We all have a lot of automatic reactions, don’t we?
These are the things we do without our mind truly engaging in a deep way.
- We scream and cheer when our team scores.
- We yelp in pain when we stump our toe.
- And we reach for water when we are thirsty.
But this is not only about the obvious. This idea has implications for persuasion too.
I mean, in what ways are we allowing others to influence us without even realizing it?
I think that reciprocity is a great example of these automatic reactions. It causes an automatic reaction without so much as a flicker.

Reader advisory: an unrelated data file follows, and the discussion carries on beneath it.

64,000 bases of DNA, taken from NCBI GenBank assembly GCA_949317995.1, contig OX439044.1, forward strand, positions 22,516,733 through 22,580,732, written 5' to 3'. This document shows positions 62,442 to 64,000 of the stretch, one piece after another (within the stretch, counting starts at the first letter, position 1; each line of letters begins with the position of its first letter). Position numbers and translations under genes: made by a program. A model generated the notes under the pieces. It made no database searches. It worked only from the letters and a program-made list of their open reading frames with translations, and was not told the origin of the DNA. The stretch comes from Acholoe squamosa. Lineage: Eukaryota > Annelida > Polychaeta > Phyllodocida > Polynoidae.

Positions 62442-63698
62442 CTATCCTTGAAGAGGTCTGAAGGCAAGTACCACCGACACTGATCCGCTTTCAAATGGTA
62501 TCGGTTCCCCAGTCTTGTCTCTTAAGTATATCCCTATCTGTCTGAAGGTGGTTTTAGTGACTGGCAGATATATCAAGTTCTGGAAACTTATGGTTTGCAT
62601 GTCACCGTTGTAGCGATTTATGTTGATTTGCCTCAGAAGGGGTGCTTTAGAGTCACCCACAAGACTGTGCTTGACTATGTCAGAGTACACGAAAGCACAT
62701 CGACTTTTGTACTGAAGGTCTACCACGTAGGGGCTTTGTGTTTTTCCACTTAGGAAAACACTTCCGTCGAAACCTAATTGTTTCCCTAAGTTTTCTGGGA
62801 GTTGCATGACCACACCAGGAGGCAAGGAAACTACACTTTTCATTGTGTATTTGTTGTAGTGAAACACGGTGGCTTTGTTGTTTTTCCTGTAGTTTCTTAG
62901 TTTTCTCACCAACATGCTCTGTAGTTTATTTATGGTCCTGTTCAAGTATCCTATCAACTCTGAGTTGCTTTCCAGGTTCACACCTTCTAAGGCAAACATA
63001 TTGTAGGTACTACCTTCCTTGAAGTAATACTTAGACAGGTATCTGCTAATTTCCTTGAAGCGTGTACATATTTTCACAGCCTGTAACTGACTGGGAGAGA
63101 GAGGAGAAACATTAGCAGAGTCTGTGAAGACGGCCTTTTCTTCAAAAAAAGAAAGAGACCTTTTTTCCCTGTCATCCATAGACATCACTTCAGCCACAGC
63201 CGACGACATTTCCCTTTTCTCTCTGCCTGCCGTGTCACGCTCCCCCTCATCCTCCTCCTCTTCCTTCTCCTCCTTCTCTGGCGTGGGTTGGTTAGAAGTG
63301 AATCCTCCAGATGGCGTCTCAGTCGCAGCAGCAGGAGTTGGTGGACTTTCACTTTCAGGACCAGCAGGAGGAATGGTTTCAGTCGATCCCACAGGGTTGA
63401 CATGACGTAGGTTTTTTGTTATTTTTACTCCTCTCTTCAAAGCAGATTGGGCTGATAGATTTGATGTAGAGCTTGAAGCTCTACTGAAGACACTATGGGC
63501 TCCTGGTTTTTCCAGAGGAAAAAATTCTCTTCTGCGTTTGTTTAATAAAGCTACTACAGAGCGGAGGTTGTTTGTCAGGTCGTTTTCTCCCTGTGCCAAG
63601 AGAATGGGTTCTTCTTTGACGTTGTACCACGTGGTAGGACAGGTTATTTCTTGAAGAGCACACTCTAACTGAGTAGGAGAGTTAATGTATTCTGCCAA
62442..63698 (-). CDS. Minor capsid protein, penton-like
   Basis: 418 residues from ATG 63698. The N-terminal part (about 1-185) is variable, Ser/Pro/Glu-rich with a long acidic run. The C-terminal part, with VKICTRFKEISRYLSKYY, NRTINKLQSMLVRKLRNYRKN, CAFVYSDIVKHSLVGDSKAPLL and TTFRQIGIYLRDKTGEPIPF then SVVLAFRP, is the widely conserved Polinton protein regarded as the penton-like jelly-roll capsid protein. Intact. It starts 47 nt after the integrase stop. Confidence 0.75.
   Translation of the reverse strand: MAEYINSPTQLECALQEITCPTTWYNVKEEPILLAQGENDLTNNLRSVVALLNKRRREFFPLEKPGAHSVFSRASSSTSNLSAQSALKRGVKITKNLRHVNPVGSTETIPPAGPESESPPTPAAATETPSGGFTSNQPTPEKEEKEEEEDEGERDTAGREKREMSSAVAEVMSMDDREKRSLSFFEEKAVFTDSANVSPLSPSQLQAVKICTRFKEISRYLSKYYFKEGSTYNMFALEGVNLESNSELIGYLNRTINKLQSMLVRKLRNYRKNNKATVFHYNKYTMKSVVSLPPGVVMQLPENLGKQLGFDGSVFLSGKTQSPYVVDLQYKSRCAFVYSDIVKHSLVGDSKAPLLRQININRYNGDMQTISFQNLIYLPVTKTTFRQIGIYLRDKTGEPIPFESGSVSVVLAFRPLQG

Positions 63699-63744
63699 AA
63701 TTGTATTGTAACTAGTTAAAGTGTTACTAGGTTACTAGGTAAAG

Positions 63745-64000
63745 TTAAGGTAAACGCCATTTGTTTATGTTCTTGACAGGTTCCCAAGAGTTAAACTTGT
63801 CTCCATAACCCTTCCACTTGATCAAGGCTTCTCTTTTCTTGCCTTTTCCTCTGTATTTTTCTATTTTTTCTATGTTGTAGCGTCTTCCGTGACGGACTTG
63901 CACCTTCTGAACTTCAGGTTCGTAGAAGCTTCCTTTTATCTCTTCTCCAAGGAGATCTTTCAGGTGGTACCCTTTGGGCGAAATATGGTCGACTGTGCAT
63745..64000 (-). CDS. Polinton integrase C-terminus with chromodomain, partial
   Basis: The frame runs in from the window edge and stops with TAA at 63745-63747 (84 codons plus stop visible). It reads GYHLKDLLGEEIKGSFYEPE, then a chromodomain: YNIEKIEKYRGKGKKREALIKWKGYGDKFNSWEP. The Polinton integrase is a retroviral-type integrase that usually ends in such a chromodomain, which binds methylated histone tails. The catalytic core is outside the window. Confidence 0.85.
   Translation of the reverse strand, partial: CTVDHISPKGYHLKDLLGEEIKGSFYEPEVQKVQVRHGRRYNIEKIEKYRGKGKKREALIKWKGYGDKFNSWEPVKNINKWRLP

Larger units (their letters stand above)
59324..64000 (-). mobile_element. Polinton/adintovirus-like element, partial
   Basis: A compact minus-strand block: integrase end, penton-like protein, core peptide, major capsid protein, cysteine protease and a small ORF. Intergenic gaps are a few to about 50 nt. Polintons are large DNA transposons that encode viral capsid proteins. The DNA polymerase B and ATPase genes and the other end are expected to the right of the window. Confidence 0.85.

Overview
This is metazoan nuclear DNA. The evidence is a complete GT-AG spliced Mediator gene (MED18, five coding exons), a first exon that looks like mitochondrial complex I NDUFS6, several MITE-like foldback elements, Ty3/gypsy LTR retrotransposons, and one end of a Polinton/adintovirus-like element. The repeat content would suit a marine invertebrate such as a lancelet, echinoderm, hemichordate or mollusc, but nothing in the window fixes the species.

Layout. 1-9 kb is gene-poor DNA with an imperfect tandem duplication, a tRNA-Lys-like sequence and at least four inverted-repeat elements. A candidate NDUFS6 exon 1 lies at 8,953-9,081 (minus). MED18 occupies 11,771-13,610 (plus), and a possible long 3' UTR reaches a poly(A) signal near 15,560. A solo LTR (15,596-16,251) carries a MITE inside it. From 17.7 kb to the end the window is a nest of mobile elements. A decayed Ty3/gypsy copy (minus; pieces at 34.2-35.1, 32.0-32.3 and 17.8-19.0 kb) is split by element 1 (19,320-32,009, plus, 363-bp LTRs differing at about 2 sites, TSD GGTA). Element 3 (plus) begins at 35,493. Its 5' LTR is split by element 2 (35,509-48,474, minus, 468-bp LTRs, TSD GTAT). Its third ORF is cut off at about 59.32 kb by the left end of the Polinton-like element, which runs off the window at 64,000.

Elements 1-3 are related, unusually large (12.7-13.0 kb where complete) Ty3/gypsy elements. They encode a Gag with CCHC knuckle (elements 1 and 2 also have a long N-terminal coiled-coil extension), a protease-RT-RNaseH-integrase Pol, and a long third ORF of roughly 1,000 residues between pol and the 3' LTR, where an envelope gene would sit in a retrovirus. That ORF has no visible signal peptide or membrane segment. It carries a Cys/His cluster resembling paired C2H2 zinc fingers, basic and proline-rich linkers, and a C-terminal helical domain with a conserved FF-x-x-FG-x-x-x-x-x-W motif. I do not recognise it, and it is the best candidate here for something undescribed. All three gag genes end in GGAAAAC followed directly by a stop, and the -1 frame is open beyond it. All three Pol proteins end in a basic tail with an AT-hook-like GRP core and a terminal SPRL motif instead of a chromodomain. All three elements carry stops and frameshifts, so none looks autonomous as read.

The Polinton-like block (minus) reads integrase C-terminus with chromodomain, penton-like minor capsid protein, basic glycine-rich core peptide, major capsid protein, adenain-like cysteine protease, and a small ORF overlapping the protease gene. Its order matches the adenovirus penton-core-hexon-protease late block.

To explain this, Cialdini begins here with the example of a Turkey. And – if i am honest – the “cheep-cheep” sound reminds me of an iPhone going off.
Understand: Turkeys are ridiculous.
Turkey mothers are good mothers—loving, watchful, and protective. They spend much of their time tending, warming, cleaning, and huddling the young beneath them. But there is something odd about their method. Virtually all of this mothering is triggered by one thing: the “cheep-cheep” sound of young turkey chicks. Other identifying features of the chicks, such as their smell, touch, or appearance, seem to play minor roles in the mothering process. If a chick makes the “cheep-cheep” noise, its mother will care for it; if not, the mother will ignore or sometimes kill it.
-Robert Cialdini, Influence